I would like to start this article by sharing that after 5 Years as a Deployment MVP (3 years as a Setup and Deployment MVP and then 2 years as a Software Packaging, Deployment and Servicing MVP) I am now switching to the Windows Expert – IT Pro MVP Expertise. I am following my fellow MVP Olav Tvedt who is also making that switch. Therefore you will probably see less Deployment related articles on this blog and more Windows Server related articles.
Then, for those of you that are familiar with Mark Russinovich you probably noticed that the title of this article sounds familiar and of course I was inspired by his articles and conference session series: “The case of the unexplained” where Mark analyzes issues in depth using sysinternals tools mostly. If you’ve never heard about Mark Russinovich or seen/read those series, I highly recommend them:
I am currently working on a Windows 7 deployment project (my last?) and we finalized recently an SCCM 2007 to 2012 migration project. We wanted to implement a GPO with a startup script to install the SCCM Agent because we were not able to reach 100% of the clients using other approaches (client push, remote scripts, etc). We designed a very simple GPO, with only one setting: a startup script launching ccmsetup.exe. This GPO was filtered using a security group and a WMI filter to avoid applying it on servers or computers that already have the client.
We tested this GPO in a dev environment, then applied it at the root of the domain but kept only a small amount of machines in the security group to avoid side effects. We decided to link that GPO at the root of the domain because we wanted to be able to address the computer objects in the “Computers” container.
After 3 months of testing and slowly adding more and more machines to the security group, we were highly confident that this GPO didn’t have any side effect and we decided to change the security filtering to apply the GPO to all desktops. We then replaced the security group used for the filtering by “Authenticated Users” that contains, if you didn’t already know, all computers.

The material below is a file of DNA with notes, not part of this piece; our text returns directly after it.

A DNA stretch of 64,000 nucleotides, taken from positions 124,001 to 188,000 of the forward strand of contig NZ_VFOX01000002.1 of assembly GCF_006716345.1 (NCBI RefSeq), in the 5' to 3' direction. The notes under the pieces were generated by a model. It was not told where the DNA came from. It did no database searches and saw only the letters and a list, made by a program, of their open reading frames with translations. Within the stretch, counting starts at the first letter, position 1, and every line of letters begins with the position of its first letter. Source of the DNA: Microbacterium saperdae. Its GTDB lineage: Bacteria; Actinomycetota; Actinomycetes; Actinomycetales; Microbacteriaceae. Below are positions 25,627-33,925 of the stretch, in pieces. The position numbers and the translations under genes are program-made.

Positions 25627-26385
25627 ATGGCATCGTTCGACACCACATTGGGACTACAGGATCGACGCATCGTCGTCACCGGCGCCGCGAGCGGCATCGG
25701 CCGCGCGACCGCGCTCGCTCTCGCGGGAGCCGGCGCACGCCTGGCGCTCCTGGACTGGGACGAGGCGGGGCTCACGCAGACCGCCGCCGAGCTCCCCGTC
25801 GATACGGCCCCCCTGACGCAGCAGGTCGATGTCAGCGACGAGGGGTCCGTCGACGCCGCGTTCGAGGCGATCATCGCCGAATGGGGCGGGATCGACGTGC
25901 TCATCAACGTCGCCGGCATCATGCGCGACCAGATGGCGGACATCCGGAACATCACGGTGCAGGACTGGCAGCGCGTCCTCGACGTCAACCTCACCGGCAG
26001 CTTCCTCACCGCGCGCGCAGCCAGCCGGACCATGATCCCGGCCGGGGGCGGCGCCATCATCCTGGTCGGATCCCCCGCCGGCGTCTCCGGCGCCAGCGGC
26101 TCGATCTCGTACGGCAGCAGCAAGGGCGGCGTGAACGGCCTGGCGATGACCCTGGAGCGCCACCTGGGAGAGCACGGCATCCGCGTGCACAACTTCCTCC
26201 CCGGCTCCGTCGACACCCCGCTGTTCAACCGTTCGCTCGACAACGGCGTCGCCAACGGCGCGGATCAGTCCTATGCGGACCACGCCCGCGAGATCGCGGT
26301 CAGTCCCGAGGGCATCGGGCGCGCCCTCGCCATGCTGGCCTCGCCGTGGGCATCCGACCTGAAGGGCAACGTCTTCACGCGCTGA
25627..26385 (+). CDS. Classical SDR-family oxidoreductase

Soon after we did this, users started to report issues when launching Citrix applications, and then it was confirmed that the issue was widespread and almost all users trying to launch citrix applications received errors and applications were not launching. An emergency team was gathered and since the GPO change was the only change made that day, it was decided to roll the change back and disable the GPO. To my great surprise, the issue was fixed.
The perfect Storm (Root Cause Analysis)
Since the issue was fixed, we had now to understand what happened and why it would be linked to that GPO. At that point, I was convinced it was a coincidence and that it had nothing to do with the GPO because we confirmed that the SCCM Agent was not installed on that SCCM Setup never even started.
Our first hint was that it affected newly launched citrix applications but already running applications were ok. We started reviewing the Citrix servers event logs and found that the Applications log was spammed with MSI Installer messages. The messages started right after the GPO was implemented, weird …
When looking up those messages, we found a KB article that looked related: KB974524.
This KB applies to
- Windows Vista and Server 2008 (yep that’s correct, the citrix servers were running 2008)
- GPO with a WMI filter on Win32_Product (yep that’s also our case)
So this is what happened:
- When we changed our security filtering to “Authenticated Users” we also targeted users and servers
- Our WMI Filter preventing the GPO from being applied on servers and to users started to be evaluated on servers when users launched Citrix apps (and technically logging on the servers)
- On the Citrix servers running 2008, the bug described in the KB generated all those MSI events and slowed down the application launch, that’s why some users where having error messages when launching Citrix Apps.
Why the perfect storm? Because
- We targeted users and servers
- We excluded them using a WMI filter
- The servers were running 2008
It was very disappointing because we ran tests for months before going full speed, and now, we have to go back to the drawing board and start the process all over again. Anyway, that was an interesting troubleshooting phase and I learned a lot.